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Embedded insurance... an opportunity that cannot be ignored

Consumers can now get more competitively priced, pertinent and personalised insurance when and where they need it most, thanks to embedded insurance.
Embedded insurance... an opportunity that cannot be ignored

Embedded insurance is the real-time integration of consumer insurance protection or coverage into the process of purchasing an already-available good or service. This pairing with goods or services at the point of sale has been hailed as the answer to increasing underserved consumers’ access to insurance coverage.

Embedded insurance

The sale of extended warranty plans for cars, and the purchase of cellphone insurance when buying a phone on a contract, are two examples of sizable marketplaces. Embedded insurance is now developing, from straightforward gadget protection and warranty goods to more intricate vehicle insurance coverages and is anticipated to continue to expand into other types of insurance.

A commercial argument can be made for organisations to further investigate market strategies, by looking at our global competitors. Understanding what works and adapting it to the demands of South African consumers will be the key to real success.

Embedded insurance strongly depends on an insurer’s capacity to integrate technology like artificial intelligence (AI) to enhance underwriting, process automation tools to automate the ingest of third-party data sets, and rules engines that will determine when and how much to settle claims.

According to some industry analysts, embedded insurance in the United States (US) alone could account for over $700 billion in GWP, by 2030.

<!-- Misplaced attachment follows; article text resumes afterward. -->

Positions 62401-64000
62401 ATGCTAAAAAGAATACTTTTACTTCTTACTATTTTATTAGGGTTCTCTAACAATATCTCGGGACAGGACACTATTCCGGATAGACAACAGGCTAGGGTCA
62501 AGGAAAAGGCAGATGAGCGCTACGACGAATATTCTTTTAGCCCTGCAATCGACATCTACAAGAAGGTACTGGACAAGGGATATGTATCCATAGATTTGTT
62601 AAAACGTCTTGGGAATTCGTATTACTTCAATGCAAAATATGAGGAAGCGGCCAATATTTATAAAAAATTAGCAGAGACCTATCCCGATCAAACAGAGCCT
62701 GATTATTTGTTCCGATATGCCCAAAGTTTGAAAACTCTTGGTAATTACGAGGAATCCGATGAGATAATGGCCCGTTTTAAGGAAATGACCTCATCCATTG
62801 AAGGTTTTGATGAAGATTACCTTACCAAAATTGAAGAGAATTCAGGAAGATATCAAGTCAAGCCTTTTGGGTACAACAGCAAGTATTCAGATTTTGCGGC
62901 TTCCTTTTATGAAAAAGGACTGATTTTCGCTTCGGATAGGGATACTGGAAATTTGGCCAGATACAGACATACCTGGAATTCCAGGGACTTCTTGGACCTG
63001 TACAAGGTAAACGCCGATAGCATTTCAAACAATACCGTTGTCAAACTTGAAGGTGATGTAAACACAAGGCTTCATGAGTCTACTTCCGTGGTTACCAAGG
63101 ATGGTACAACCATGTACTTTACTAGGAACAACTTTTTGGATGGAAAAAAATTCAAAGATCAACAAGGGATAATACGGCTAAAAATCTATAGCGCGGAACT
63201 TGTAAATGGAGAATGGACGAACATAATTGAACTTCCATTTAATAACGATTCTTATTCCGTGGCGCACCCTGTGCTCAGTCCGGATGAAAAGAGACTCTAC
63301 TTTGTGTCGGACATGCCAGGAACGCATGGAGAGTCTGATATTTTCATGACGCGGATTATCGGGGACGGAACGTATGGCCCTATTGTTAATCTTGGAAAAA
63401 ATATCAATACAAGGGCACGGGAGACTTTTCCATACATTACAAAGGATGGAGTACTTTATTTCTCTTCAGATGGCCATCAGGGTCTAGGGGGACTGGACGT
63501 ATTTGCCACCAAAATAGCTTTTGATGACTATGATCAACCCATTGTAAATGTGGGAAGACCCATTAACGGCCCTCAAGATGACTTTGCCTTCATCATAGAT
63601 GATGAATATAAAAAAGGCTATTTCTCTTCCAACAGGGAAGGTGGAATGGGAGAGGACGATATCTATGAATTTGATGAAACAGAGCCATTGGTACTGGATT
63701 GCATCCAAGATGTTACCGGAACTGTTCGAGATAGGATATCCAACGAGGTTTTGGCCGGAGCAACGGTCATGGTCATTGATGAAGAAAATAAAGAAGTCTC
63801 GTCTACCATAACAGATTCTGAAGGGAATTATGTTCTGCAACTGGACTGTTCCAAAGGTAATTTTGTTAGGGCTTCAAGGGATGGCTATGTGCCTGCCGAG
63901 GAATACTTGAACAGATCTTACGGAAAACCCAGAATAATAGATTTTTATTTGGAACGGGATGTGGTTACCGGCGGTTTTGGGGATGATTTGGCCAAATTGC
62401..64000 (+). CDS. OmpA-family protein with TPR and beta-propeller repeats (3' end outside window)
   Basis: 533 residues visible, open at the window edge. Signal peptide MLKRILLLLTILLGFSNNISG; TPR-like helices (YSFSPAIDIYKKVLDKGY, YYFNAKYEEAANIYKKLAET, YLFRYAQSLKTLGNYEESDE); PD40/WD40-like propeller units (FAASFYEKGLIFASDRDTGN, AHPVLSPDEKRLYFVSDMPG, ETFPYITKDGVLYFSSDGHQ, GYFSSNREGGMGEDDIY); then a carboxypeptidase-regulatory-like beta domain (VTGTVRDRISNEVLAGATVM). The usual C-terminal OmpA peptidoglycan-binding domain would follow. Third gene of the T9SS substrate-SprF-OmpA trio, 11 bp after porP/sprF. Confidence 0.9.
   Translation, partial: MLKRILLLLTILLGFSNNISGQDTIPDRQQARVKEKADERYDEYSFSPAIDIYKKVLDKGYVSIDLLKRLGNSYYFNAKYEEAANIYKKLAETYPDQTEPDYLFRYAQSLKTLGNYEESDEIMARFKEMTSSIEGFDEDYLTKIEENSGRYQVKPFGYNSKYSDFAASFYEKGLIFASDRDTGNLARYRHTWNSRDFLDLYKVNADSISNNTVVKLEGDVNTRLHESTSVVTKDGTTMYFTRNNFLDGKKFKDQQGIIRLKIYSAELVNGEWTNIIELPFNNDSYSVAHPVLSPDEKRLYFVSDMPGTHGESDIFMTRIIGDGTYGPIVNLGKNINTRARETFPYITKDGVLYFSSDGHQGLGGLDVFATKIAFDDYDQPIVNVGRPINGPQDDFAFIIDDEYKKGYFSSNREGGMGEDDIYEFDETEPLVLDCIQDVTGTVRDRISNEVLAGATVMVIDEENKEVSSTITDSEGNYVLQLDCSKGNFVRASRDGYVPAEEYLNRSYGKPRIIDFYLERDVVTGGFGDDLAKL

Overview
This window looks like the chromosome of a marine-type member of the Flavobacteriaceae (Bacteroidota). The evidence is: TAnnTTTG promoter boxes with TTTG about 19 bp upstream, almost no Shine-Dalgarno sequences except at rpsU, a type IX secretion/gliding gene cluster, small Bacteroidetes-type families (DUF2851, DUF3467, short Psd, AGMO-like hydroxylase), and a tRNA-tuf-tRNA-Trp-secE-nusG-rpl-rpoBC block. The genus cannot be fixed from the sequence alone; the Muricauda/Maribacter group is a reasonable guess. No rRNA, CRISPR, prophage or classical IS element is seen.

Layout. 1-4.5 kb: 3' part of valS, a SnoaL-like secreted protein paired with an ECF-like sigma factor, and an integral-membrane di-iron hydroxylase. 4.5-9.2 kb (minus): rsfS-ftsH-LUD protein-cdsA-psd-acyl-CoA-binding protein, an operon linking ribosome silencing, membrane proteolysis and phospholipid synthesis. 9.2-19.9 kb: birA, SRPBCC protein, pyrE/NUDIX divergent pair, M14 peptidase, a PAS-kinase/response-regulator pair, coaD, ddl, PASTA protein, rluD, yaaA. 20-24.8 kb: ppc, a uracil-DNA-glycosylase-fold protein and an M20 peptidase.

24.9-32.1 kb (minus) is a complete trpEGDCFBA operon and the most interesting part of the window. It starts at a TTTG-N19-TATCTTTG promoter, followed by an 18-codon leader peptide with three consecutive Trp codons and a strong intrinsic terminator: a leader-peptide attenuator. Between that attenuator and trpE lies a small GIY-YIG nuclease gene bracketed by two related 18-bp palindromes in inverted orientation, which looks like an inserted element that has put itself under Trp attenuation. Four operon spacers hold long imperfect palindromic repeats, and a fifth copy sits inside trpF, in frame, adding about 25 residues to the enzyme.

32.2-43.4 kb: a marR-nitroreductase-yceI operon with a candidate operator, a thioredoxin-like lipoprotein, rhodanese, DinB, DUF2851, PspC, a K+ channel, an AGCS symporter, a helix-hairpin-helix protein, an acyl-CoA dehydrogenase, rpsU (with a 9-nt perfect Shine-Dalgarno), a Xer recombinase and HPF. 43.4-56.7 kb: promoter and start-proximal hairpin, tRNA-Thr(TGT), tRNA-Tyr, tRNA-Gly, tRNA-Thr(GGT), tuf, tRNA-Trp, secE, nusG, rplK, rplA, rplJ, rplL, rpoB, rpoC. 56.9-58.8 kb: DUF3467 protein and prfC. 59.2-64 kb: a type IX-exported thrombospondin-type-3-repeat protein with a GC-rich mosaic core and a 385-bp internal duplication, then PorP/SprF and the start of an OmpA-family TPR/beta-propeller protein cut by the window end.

Risks for insurers

By their very nature, the products are likely to be simplified, as the insurer is not going to be able to ask the prospect any questions, and underwriters will need to rely on third-party data sources to determine the risk and set the pricing.

Some practical examples of a risk posed by third-party data sources collecting information would be whether the limit of indemnity has been explained to the client, what the conditions are for the replacement or repairs, or whether a previous claims history has been disclosed.
Another risk to customers and insurers alike, is the advice given to clients at the conclusion of the sale. The first amount payable is often increased to discourage smaller claims from an underlying policy, but the customer may not be able to absorb themselves, resulting in an item remaining unrepaired and an unhappy client. This needs to be clearly explained to the client.

A logical place to start

In a country where there are 11 official languages, a market exercise to understand the languages mostly spoken by our citizens would be a logical place to start with product development. Seeing as simplicity in this market is key, offering a client information in their mother tongue, and in a plain-language format, could be one way to offer a simpler solution.
There is, however, a moral obligation for us, as intermediaries and insurers, to offer cover that adheres to the six outcomes of Treating Customers Fairly (TCF), our underpinning philosophy (FSCA, 2022):

  1. Customers are confident that they are dealing with a firm that is developing products to treat them fairly;
  2. Products and services sold to them are unique to their needs and take their circumstances into account;
  3. Questions are asked to see if there is not a risk of dual insurance present;
  4. Customers are given plain language information on what is covered or not and are easily able to submit claims, ask questions about their cover, or cancel their policies; and
  5. Digital channels are integrated for ease of business (e.g. per WhatsApp or SMS).

Truly embedded insurance has just started to emerge and has the potential to grow into a trillion-rand market (Thormählen, 2021). To remain relevant, and considering the broad scope available, this is certainly not an opportunity that can be ignored.


FSCA (Financial Sector Conduct Authority). 2022. Treating Customers Fairly. [Online] Available from: [Accessed: 2022-09-15].
psKINETIC. 2021. Is Embedded Insurance Too Difficult A Problem To Solve For Traditional Insurers? [Online] Available from: [Accessed: 2022-09-15].
Thormählen, T. 2021. Embedded Insurance: Becoming seamlessly protected. [Online] Available from Munich RE: [Accessed: 2022-09-15].

7 Oct 2022 15:38


About the author

Gisela Budler CFP® is lecturer: School of Financial Planning and Insurance